Friday, April 30, 2010

Writing About My Country

For about two weeks now, the idea of writing about my country has been foremost in my mind. How did it all start?

Certainly, Lonely Planet has something to do with it. I have been thinking about Lonely Planet perhaps more than at any time in the past, how its writers bring the remotest corners of the world into our lives. Lonely Planet has seen places I have not seen, and might never see, even in my own country.

Before Lonely Planet, however, there was Ernest Hemingway, one of the most gifted writers of all time. For me as an African, Hemingway is precious. His Green Hills of Africa described my country in ways hard to match, let alone surpass. His description of the land, the people, and the animals rings true on every page, as I noted in a previous post. He wrought the same magic, if not more, in his other African stories, including Under Kilimanjaro, published post-humously.

The desire to write about my country owes much also to Derek Walcott, the celebrated Caribbean poet and playwright, a Nobel Laureate like Hemingway, whose works I have read and taught for a number of years. These last two weeks, my thoughts have dwelt on Walcott squarely. What he says concerning his decision to write about his country is unforgettable. Growing up reading English poets, who celebrated, nay sanctified, their native land and its vegetation, such as the oak and the elm trees, the roses and the daffodils, he believed that English trees and flowers were the only ones worth writing about in poems.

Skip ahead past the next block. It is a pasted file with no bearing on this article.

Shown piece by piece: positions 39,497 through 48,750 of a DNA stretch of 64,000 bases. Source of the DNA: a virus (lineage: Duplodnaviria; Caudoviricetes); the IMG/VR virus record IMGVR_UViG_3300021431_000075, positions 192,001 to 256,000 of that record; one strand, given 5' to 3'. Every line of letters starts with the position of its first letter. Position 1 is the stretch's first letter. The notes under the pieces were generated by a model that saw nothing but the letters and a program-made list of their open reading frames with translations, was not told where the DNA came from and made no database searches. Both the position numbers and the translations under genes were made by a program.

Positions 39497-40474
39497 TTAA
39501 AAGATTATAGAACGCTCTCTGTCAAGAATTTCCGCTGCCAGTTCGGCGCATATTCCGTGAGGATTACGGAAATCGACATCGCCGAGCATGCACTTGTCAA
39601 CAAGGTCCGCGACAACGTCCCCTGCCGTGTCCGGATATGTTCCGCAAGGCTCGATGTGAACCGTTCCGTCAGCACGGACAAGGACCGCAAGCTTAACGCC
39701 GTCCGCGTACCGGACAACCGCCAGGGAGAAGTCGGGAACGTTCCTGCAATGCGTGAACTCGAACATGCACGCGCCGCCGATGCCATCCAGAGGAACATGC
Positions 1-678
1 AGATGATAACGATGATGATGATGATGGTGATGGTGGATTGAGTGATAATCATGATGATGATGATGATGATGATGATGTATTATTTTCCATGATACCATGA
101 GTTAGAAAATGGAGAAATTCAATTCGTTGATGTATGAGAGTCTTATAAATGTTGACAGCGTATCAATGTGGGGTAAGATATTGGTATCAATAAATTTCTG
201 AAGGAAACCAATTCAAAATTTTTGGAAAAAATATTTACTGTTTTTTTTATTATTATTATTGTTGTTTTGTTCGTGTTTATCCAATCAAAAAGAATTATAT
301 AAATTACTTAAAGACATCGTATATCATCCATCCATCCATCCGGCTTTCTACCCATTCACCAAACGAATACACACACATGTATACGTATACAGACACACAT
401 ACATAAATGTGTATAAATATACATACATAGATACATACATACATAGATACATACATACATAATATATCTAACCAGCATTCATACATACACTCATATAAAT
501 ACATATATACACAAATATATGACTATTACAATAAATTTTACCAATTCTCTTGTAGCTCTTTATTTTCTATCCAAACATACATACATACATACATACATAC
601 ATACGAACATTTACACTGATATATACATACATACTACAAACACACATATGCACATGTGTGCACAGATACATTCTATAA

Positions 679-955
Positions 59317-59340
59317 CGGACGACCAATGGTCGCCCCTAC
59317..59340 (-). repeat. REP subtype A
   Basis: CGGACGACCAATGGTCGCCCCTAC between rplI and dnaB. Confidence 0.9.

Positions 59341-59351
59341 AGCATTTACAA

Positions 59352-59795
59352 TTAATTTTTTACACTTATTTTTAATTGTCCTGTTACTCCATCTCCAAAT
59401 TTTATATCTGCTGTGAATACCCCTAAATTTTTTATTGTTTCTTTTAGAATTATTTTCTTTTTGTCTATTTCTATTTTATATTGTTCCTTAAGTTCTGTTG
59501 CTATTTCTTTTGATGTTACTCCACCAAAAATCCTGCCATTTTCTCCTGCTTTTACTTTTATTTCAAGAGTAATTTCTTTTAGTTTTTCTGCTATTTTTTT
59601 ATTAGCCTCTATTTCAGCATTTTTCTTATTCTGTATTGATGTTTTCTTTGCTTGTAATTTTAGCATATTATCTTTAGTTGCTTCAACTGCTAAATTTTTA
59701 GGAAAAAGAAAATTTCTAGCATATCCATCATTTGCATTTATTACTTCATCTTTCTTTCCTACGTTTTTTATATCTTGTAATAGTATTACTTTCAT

He underwent a conversion later, wondering why the coconut and mango trees of his native Caribbean were deemed inferior to the elm and apple trees of England. He decided to strike in this new direction, writing about the coconut and mango trees, sanctifying them through poetry. In his poems and plays, he writes about his people: the fishermen, the fruit vendors, the workers in the tourist resorts. He brings the Caribbean to life, its complexity of colours and shapes, its ups and downs, its pains and hopes.

I think about my village and my home region, up in the mountains east of Lake Nyasa, and I think about Tanzania, my country. The dream of writing about it looms large on the horizon. I am not a poet, but working hard, I should manage to write some decent prose.

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